I’ve decided that I’d rather be a toddler than a widow…

Watching Nathaniel has caused me to come to this decision.  I’d rather be a toddler than a widow….

When you’re a toddler

  • It’s perfectly acceptable to cry in public.
  • People think you’re cute even when teary eyed.
  • You can throw temper tantrums and cry and wail, flail and scream, kick and punch and everybody just says it’s normal.
  • It’s okay to release every emotion and get everything all out on the table.
  • You can release every emotion within a matter of a few minutes and it’s okay and you’re not crazy.
  • Things that were “the end of the world” five minutes ago are all fixed now.
  • Ice cream fixes anything.
  • A kiss makes boo boos and pain disappear and turns the whole world right again.
  • Hugs and snuggling are two of the best things in the world!
  • There’s always somebody to comfort you and hug you when you have a bad dream.
  • You’ve always got somebody to re-assure you and give you confidence and  strength.
  • Somebody else does all the worrying… you get to play and there are lots and lots of toys.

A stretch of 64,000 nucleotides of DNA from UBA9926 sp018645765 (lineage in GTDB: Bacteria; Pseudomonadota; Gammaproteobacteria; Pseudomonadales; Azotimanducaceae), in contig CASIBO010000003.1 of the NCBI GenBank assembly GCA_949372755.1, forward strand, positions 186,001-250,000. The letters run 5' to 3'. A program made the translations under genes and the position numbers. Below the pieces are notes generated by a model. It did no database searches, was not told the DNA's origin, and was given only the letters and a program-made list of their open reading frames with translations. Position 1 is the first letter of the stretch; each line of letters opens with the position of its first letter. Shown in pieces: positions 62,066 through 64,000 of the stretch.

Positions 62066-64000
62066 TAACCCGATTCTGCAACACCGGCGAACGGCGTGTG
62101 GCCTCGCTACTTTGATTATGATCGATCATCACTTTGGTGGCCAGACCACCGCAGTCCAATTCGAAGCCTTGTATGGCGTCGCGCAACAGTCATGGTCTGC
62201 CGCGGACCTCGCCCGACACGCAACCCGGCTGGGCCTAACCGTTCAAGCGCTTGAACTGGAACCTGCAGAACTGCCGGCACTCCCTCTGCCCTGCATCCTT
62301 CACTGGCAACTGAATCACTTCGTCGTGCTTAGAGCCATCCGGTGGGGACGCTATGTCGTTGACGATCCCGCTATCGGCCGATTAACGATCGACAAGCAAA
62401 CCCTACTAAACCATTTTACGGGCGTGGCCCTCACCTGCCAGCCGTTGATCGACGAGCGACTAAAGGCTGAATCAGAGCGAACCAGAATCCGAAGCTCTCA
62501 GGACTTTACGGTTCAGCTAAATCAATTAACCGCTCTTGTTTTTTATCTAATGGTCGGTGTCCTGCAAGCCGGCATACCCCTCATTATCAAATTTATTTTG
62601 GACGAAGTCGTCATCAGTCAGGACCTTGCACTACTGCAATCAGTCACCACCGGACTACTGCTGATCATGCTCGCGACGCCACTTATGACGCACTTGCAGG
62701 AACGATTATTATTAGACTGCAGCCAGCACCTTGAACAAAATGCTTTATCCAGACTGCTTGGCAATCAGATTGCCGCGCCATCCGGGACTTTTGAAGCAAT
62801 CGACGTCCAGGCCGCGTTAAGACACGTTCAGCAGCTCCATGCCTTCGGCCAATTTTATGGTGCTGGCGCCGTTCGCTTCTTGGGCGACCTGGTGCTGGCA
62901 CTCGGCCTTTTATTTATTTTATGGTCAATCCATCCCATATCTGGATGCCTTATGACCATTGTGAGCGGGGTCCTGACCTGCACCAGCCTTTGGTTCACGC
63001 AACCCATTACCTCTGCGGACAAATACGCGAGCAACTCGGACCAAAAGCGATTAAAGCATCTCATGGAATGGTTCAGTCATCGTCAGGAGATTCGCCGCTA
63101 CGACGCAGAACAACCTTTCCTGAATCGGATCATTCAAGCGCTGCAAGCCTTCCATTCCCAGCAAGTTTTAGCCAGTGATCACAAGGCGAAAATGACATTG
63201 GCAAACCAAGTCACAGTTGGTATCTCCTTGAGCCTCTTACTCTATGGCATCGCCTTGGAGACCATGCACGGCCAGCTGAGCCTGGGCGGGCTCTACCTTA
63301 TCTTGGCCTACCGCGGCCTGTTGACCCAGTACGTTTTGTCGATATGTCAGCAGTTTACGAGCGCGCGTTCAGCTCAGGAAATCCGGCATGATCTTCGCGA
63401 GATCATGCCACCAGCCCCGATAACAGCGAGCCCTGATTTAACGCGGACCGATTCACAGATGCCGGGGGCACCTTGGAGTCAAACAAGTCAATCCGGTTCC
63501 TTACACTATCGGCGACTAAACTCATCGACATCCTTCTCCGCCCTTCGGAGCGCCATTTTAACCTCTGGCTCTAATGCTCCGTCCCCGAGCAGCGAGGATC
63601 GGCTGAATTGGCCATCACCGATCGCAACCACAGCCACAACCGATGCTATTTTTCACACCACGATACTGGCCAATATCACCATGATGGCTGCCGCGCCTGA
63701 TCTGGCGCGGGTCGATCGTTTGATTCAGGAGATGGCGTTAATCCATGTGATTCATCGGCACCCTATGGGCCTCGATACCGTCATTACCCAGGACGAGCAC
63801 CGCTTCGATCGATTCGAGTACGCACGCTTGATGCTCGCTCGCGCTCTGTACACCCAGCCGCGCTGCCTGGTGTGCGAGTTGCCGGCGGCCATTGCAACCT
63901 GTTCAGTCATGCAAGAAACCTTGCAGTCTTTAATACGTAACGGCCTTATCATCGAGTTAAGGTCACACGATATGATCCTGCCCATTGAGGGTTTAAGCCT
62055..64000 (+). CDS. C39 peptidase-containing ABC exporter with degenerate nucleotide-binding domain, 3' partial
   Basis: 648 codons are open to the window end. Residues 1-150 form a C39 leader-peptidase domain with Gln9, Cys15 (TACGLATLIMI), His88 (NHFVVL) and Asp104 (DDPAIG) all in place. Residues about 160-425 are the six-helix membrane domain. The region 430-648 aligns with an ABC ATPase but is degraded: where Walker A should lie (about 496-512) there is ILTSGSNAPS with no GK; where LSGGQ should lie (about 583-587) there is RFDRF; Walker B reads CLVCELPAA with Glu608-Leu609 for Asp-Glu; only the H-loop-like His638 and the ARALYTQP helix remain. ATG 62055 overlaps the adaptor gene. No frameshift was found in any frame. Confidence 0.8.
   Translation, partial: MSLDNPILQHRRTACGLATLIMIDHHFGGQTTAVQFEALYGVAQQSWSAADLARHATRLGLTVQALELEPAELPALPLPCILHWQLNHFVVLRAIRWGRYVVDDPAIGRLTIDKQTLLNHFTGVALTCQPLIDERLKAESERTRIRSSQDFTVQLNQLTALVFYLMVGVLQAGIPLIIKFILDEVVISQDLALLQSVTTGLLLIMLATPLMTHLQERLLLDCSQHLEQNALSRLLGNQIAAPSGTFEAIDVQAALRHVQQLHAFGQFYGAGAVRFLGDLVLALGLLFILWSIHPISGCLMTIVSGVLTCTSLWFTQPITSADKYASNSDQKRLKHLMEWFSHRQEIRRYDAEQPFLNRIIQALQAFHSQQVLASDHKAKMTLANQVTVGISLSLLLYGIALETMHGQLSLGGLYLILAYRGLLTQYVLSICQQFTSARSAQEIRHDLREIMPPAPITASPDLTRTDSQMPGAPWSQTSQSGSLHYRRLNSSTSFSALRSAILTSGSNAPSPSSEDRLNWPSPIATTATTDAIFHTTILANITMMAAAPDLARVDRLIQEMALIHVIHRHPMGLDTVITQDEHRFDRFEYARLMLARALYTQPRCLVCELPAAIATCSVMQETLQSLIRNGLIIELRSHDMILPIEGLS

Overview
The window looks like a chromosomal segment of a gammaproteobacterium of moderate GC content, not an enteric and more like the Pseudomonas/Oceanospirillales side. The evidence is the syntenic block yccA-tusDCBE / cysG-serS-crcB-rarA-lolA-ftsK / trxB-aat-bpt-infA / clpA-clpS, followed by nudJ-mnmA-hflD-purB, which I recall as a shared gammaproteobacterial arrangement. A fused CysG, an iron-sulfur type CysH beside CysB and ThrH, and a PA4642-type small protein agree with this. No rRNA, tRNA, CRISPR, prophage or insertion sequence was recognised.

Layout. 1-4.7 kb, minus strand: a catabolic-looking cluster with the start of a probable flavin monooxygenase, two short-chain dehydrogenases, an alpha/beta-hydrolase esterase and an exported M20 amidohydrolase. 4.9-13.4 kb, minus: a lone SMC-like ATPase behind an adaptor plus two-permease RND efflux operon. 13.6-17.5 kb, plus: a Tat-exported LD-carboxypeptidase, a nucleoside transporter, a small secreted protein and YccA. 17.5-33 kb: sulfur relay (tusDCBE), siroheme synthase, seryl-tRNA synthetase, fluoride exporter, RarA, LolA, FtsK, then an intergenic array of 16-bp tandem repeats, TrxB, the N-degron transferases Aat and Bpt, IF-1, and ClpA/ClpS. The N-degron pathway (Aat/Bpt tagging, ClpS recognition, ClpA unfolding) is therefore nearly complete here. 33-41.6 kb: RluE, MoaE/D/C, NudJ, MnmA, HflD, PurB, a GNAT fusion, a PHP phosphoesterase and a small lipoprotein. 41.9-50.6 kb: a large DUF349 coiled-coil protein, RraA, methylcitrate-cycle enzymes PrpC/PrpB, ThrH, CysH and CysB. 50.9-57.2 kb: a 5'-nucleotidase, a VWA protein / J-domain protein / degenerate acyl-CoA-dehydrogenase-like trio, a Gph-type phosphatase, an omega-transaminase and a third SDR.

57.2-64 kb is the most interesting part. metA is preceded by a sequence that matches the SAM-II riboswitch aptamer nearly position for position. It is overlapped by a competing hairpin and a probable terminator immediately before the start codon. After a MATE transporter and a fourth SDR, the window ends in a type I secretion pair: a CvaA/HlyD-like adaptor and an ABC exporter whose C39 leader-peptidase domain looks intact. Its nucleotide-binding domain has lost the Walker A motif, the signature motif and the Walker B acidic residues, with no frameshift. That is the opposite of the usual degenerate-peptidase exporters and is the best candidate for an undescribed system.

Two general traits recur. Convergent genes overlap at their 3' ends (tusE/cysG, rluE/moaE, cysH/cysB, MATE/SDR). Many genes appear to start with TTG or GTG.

• You don’t even know what bills are.
  • Somebody else makes sure that you have yummy, nutritious, warm meals.
  • You don’t have to drive.
  • There are no major decisions for you to make.
  • Life is simple and uncomplicated.
  • Somebody else looks after you.
  • Somebody else always has your best interests at heart- for your health, your well being, and your future…
  • You are the most important thing in somebody’s world.
  • You always have somebody who loves you to guide and encourage you- a built in cheerleader and pep talk.
  • Unconditional love.
  • Simple pleasures make for big delights.
  • People say, “What a cute big belly.”  and smile sincerely.
  • Life is innocent.
  • Life is carefree.
  • Once the tears are wiped away, it’s time to laugh and play and the tears are behind you… in the past… gone… time for a toy!

These are just a few of the reasons that I’ve decided that I’d rather be a toddler than a widow.  It could be that I’ve been up for 29 hours and can’t quite think straight, but I can”t think of a single worthwhile benefit to being a widow.

About Mary K. Smith

I was widowed in July 2009, when I lost my beloved husband, John, to melanoma. Cancer SUCKS. We have a young son who was just a year old when his father died. I live on a small farm in Maryland which is home to horses, cats, and a dog. I started this blog as a way for me to heal, a way to remember my husband, and eventually I'd like to share it with our son so he can see the love that his father had for him, the love that we had for each other, what a great person his father was, and how hard his father fought to live.
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